Monday 24 May 2010

The Holy Grail of Word-of-Mouth

The British publishers of “Sold”, which I wrote for Zana Muhsen some twenty years ago and which has sold around four million copies worldwide, have just re-designed the book's cover. The image of the sad, beautiful and frightened girl’s eyes peering out of the burka remains but there is more black in the surround which, coupled with the new red lettering, brings to mind the vampire books which have come to dominate the shelves of book shops in recent years.

I have an enormous affection for “Sold”, partly because it was one of the first books I ghosted and partly because hardly a day goes by that I don’t receive at least one email from a reader. Sometimes they start by saying it is their favourite book of all time, (always an endearing thing for any writer to read), and that it has left them unbearably moved. They all then go on to say that they feel an overwhelming need to know what happened to Zana and her sister, Nadia, after the close of this book, and its sequel “A Promise to Nadia”, which we wrote about ten years later.
As far as I know the book has never been advertised or reviewed in any media, apart from readers’ comments on sites like Amazon. So its steady sales of around 200,000 copies a year must be solely down to word- of-mouth. People simply like Zana’s story and tell their friends about it.

Zana and Nadia were two Birmingham sisters who thought they were going on holiday to Yemen when they were fourteen and fifteen but found once they got there that their father had sold them into virtual slavery as child brides. “Sold” is the tale of how Zana managed to escape after eight years and then started a campaign to free her sister and their children. The main platform of her campaign was the writing of the book.

It is wonderful to see a refreshed cover coming out in the country where the whole thing started twenty years ago.

Friday 21 May 2010

Putting a Story on Facebook

Having been inspired by a talk from the internet marketing guru, Miles Galliford, at a recent meeting of United Authors, I decided to take the bull by the horns and try using Facebook to disseminate a story to the world.

It looked like being a bit of a long plod up yet another steep learning curve, but I got the hang of websites and blogging so surely this can’t be too hard. Miles certainly made it all sound very simple indeed.

The hook is the announcement of the autumn publication of my book “The Change Agent – How to Create a Wonderful World” by Tonto Books.

The story behind the book is that I received an urgent invitation to a mysterious private island in Bermuda from a man who has just donated £100-million to Oxford University.

The island gradually revealed its labyrinthine secrets as the host, futurist James Martin, explained the choice that faces us all: to create the greatest Utopia ever, or plunge ourselves back into the Dark Ages, maybe even destroying Homo sapiens completely.

At the same time he explained how a shy boy from a poor family in Ashby-de-la-Zouche had come to be Oxford University’s biggest ever donor and the founder of the extraordinary James Martin 21st Century School.

Given the nature of the story, it seems appropriate that we use all the most futuristic methods of marketing available, especially as Tonto have created a cracking cover, complete with a quote from Bill Gates.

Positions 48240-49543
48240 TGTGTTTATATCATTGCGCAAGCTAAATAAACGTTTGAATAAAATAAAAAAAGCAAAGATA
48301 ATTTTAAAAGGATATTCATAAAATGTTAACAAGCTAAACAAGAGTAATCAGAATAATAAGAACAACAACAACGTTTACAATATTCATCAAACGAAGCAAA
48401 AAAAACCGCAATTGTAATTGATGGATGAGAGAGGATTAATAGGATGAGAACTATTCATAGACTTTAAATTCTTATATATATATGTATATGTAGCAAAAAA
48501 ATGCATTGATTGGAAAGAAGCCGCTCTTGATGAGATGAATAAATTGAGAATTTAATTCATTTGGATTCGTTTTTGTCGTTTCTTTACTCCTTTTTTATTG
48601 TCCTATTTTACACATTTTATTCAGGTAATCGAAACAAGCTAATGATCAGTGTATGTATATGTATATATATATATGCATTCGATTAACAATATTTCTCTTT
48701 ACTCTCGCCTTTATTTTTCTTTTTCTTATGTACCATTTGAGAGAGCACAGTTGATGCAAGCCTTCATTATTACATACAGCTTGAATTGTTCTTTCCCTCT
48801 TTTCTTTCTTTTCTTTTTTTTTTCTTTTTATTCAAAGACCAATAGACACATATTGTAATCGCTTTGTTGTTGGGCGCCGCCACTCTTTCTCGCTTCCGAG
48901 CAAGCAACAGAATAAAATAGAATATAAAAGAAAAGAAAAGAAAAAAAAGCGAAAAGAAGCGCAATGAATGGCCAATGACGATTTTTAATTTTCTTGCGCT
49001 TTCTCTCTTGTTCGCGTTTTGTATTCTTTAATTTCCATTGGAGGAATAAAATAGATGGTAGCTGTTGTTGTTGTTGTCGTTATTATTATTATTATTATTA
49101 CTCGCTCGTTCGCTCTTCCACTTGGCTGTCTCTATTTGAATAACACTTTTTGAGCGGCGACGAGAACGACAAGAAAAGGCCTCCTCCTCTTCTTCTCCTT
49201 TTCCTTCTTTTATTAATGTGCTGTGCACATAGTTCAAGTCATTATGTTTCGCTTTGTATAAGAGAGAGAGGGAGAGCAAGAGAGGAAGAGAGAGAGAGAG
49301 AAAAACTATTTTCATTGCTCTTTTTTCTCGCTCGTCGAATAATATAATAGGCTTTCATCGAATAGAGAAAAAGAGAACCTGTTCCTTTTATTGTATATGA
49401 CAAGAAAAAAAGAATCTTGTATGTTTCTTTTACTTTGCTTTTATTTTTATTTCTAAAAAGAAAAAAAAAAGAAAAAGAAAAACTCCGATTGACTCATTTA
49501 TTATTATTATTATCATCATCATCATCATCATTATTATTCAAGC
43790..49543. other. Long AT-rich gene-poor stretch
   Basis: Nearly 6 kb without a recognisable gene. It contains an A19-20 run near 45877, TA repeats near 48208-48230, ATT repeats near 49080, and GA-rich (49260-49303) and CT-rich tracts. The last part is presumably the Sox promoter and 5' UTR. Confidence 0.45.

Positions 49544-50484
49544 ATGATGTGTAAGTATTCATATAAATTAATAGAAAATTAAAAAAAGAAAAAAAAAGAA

The scary thing about the whole Facebook thing is that once you have pressed the button things happen very fast indeed and within a few seconds the bull’s deceptively greasy horns had slipped from my grip. So, can I take this opportunity to apologise to anyone who might have emailed me many years ago and is now wondering why they are suddenly being greeted as my very best friend in the world and encouraged to “look at my photos”.

I will, I promise, get this demented bull sedated as quickly as possible before it flattens the whole china shop, and then I can return to being as cool about the whole “future” business as Miles Galliford – and indeed James Martin himself - seem to be.

Wednesday 12 May 2010

Books Written for Strictly Private Consumption

Just back from a week-long editorial meeting in the mountains of Tuscany with a distinguished international investment banker, who is now a resident of Monte Carlo.

The banker is writing his memoirs but, unlike most memoirists, he has no desire whatsoever to see his book on the bestseller lists. This is a strictly private affair, just a few copies to be produced for his grandson and other descendants to stumble across and pore over in the future. It is the literary equivalent of having a portrait painted for posterity.

With so many of us currently obsessed with tracing our family histories I’m guessing this is a trend which will grow. I have an Ancestry Addict in the family and I can imagine just how excited she would be to stumble across a privately published book of this nature commissioned by one of her ancestors a century or two ago. A full length book can go into a far greater level of detail than virtually any other accessible medium, while providing a thing of beauty to look at and hold in the future.

The grandson in question was also in the mountains with us and, unsurprisingly at eighteen months of age, showed no interest whatsoever in tales of his illustrious ancestors. In forty or fifty years time, however, the book will still be in his library and available to enlighten him on his colourful family past.